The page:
Dealing with Search Traffic issues?

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High This Hint is very important, and definitely warrants attention. Issue This Hint represents an error or problem that needs to be fixed.

Orphan URL received search traffic

This means that the URL in question is not part of the crawlable website architecture, yet received organic search traffic, per the connected Google Analytics and Google Search Console accounts.

Why is this important?

Orphaned URLs should not really exist - they are normally accidental, or the result of a problem yet to be fixed. In this case, either the page should not be orphaned, and is probably missing out on MORE search traffic, or the page should be orphaned, and should not be receiving traffic at all.

An example of page that should not be orphaned would be a new page on the site, where the URL has been made live, but no internal links have been pointed at it.

An example of a page that should be orphaned would be an old page such as a discontinued product, where internal links have deliberately been removed so they no longer point at the orphaned page.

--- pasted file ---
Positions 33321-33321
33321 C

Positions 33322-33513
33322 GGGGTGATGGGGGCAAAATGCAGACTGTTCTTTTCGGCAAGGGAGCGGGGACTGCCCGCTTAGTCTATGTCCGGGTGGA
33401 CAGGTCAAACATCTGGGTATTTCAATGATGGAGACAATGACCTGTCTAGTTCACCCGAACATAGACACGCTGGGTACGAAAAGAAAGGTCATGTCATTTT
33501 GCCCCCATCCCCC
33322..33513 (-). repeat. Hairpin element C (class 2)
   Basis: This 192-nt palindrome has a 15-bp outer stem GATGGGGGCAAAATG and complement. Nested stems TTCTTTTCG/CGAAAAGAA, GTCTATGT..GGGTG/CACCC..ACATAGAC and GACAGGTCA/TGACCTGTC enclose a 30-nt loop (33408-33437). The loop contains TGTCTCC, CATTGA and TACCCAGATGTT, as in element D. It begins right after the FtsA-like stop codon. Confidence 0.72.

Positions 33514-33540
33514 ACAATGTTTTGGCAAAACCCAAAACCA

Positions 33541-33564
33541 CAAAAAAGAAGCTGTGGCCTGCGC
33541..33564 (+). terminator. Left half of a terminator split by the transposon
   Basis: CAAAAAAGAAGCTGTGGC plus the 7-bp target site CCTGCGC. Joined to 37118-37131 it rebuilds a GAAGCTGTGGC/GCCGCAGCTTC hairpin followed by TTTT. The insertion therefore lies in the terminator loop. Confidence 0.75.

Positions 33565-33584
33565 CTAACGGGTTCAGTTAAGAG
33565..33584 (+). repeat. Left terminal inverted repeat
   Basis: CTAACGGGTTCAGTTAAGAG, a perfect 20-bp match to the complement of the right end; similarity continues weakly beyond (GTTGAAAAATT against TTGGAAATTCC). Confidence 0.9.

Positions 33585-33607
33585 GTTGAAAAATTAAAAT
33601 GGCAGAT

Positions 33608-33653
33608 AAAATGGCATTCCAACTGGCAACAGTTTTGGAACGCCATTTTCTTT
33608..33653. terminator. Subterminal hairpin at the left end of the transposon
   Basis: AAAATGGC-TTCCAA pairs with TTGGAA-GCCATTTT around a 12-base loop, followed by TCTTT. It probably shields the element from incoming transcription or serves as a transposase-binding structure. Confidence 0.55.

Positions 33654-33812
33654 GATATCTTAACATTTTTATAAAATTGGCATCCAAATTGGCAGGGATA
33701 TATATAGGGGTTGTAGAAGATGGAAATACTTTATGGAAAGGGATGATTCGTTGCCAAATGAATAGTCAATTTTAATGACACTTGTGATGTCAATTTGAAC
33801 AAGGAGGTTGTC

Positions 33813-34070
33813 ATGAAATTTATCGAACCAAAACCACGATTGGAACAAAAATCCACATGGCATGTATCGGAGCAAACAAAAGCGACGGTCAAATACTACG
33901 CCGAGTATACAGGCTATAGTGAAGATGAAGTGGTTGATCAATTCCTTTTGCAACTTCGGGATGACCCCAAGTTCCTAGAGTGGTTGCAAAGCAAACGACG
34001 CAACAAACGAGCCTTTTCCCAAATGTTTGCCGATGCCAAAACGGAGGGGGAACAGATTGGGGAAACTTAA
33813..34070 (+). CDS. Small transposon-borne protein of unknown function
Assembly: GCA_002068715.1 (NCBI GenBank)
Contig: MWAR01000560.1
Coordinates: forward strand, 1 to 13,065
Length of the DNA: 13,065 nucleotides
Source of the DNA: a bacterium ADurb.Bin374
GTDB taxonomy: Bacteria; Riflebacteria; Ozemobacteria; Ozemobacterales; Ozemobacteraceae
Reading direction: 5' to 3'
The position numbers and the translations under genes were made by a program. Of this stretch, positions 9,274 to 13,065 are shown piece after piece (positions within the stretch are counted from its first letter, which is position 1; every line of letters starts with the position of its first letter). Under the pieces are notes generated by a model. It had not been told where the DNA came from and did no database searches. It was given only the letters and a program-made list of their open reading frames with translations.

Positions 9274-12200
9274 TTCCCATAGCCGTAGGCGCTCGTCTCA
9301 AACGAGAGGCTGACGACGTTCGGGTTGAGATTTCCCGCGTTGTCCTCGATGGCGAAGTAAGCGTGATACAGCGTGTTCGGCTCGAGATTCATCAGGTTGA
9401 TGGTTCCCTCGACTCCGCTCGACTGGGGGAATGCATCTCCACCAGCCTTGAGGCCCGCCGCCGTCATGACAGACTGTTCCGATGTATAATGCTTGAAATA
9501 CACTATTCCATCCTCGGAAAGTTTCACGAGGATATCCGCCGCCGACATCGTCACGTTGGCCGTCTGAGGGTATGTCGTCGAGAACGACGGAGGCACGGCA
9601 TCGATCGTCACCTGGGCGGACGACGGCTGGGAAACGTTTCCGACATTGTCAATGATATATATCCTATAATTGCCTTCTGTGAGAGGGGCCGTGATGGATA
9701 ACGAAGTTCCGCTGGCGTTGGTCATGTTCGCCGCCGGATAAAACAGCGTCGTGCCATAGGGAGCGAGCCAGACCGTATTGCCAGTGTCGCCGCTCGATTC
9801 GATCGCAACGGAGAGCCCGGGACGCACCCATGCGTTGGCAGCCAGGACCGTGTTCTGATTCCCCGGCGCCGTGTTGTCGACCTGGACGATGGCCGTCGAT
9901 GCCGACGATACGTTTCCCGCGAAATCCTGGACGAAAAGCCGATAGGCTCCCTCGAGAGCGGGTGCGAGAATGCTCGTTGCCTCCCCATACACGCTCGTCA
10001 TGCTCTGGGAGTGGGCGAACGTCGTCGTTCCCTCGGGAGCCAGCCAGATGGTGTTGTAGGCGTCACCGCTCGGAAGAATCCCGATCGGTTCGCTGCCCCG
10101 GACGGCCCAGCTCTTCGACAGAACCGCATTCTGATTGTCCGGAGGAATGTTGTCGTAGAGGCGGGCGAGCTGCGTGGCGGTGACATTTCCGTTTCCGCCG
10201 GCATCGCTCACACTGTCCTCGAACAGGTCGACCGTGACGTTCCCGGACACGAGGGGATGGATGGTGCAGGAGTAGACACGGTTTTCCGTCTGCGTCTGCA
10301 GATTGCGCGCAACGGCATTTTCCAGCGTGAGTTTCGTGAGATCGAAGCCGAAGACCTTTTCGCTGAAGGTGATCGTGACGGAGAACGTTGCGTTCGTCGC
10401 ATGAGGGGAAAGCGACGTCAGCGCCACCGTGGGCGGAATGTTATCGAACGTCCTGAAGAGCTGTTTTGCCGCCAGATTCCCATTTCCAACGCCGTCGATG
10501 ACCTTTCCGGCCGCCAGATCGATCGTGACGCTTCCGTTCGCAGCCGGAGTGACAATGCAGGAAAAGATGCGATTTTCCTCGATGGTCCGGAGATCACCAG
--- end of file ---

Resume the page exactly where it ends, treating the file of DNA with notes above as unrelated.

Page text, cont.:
What does the Hint check?

This Hint will trigger for any internal URL which is orphaned (i.e has no incoming links), yet recorded some clicks in Search Analytics, and/or some visits in Google Analytics.

This data was collected from Google Search Console and Google Analytics, via API, for the connected Property/View, and for the specified date range.

How do you resolve this issue?

Before jumping to any conclusions, it is worth remembering that the traffic data collected is historical, yet the crawl was done in real time - so it might be the case that this URL used to be part of the website architecture, and has since become orphaned.

Assuming this is not the case, then to deal with this we need to examine our 2 potential situations:

  1. URL should not be orphaned - in this case, you need to add links pointing at the orphaned URL, from other internal URLs.
  2. URL should be orphaned - in this case, you need to establish if it should even be accessible at all. If the content used to exist but is now dead, then you should serve a 404 (Not Found) or 410 (Gone) HTTP Status code. If the content should exist for users but not search engines (e.g. a 'hidden' login page), consider adding robots="noindex" or blocking the page behind a login.

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